He’s pranked the museum once, but now he’s in it for real
A fake banknote produced by Banksy – a tenner featuring Diana, Princess of Wales – has been acquired by the British Museum and now resides in its permanent collection of coins and other currency.
The £10 note was first produced by Banksy (and duplicated, to about £1 million worth) to be thrown off a building, but when some of the notes were handed out at Reading Festival and people began using them to buy drinks, the artist realised he could be jailed for forgery and promptly took them out of circulation, so to speak.
That didn’t stop Tom Hockenhull, the curator of modern money at the British Museum, from wanting to get his hands on one though, to add to the museum’s collection of “skit notes” (that’s banknote parodies, to those not down with the currency lingo). The problem was, for Hockenhull, making sure he got a genuine “Di-faced Tenner”.
“Because (Banksy) was effectively producing them as photocopies,” he tells the Guardian, “anyone else could do that as well, so there was no way to really verify whether they were from Banksy or not.”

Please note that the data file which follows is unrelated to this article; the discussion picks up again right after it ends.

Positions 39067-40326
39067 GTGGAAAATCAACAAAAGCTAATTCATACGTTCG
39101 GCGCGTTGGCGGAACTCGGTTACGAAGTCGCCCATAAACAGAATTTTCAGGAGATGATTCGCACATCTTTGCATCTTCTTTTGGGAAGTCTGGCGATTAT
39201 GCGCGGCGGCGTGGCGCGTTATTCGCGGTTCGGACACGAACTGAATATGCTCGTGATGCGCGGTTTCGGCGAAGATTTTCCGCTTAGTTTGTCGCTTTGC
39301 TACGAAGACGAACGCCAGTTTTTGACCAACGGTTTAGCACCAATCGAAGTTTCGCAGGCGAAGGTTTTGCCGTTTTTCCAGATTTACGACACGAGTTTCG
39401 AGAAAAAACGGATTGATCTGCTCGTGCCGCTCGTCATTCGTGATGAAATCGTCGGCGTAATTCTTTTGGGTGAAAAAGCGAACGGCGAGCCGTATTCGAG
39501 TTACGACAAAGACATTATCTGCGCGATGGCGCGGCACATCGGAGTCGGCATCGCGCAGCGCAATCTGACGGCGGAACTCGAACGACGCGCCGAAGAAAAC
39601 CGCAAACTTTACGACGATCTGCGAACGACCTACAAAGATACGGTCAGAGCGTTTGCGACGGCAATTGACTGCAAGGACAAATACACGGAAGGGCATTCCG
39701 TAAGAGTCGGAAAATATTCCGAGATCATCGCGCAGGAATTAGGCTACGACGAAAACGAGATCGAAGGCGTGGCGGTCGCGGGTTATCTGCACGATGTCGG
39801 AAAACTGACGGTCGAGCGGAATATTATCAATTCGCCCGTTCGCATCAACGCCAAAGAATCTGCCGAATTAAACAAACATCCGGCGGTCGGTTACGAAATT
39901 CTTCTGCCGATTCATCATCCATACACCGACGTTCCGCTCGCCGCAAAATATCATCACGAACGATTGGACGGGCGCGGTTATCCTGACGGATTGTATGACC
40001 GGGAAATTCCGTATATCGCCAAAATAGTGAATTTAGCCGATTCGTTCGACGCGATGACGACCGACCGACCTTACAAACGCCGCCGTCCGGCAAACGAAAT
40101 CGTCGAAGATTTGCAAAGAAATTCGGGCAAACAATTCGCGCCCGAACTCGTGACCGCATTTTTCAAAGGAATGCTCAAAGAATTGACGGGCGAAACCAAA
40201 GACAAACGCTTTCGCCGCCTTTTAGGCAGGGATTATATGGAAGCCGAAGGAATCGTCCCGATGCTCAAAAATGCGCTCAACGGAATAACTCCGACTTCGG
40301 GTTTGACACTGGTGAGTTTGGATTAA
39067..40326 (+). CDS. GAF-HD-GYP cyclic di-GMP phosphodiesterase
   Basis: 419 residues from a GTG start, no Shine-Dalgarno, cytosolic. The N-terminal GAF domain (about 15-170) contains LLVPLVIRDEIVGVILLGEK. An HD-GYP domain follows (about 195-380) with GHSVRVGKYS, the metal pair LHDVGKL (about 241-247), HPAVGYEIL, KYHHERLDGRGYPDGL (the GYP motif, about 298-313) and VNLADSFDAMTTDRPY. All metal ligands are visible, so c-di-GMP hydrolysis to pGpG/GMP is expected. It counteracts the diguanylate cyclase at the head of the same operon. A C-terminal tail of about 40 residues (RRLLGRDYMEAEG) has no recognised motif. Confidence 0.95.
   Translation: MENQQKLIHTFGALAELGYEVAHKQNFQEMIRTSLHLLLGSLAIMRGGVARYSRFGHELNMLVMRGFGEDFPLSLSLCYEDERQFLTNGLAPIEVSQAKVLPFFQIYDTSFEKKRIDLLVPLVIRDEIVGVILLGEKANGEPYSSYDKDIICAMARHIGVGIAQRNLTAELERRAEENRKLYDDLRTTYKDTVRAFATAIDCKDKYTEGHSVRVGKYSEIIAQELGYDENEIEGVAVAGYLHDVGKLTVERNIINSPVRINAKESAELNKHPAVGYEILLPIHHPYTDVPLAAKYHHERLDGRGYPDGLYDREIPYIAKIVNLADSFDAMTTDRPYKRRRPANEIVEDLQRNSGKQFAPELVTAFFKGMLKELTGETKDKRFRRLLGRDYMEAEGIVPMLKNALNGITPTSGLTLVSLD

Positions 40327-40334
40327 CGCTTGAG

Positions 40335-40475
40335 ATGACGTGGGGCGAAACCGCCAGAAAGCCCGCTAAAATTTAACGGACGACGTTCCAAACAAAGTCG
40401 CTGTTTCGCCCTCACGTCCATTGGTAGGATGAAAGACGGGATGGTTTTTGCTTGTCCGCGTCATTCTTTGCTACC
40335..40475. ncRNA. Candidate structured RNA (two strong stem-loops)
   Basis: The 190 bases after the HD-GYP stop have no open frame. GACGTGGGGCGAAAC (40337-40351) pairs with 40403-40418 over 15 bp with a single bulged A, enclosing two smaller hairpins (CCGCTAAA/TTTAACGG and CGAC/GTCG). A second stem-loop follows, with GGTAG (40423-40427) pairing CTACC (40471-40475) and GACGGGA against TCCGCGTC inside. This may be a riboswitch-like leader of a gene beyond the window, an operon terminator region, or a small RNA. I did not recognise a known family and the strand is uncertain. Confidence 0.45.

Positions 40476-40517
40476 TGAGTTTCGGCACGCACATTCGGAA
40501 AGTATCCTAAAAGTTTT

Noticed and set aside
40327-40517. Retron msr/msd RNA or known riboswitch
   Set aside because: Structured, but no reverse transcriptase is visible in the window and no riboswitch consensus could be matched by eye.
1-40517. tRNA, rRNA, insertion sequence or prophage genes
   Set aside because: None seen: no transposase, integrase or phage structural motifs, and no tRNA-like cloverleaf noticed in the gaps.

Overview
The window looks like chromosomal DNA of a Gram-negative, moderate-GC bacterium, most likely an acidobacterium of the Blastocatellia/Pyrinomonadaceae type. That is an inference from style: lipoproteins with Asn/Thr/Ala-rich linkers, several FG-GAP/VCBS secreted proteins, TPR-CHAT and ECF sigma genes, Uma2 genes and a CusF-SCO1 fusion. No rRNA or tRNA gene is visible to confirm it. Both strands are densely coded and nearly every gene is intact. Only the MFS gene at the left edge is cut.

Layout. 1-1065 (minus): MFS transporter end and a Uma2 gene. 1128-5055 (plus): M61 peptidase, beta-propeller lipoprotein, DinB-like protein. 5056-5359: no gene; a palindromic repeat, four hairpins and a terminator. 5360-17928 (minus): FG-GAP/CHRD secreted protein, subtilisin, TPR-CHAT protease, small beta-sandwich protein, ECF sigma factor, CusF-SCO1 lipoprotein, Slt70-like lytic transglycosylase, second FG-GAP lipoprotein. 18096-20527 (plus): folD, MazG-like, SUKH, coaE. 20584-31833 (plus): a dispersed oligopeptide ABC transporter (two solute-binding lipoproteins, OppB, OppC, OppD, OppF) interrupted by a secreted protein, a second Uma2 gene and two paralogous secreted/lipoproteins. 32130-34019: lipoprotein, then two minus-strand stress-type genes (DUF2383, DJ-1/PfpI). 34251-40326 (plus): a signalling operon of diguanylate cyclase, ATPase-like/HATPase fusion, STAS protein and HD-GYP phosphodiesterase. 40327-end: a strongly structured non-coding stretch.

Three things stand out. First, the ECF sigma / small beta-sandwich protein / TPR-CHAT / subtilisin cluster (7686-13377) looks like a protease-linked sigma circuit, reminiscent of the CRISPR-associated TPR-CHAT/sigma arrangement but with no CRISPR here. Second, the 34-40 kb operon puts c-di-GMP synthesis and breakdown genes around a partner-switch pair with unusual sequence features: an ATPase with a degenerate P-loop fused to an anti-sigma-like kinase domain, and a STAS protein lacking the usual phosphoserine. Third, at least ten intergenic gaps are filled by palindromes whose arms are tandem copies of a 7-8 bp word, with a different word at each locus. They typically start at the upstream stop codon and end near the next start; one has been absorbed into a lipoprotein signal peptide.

Now, finally, the British Museum seems to have received one from a source close to Banksy. It’s not the first time they’ve had dealings with the artist, though. In May 2005, one of Banksy’s infamous pranks saw him add “Peckham Rock” – an artwork depicting a figure with a shopping trolley on a lump of concrete – to the museum’s collection of cave paintings. It managed to go unnoticed for three days before staff removed it, and revisited the museum as part of Private Eye editor Ian Hislop’s exhibition about dissent.
At least – from the museum’s standpoint – this new Banksy acquisition is on their own terms.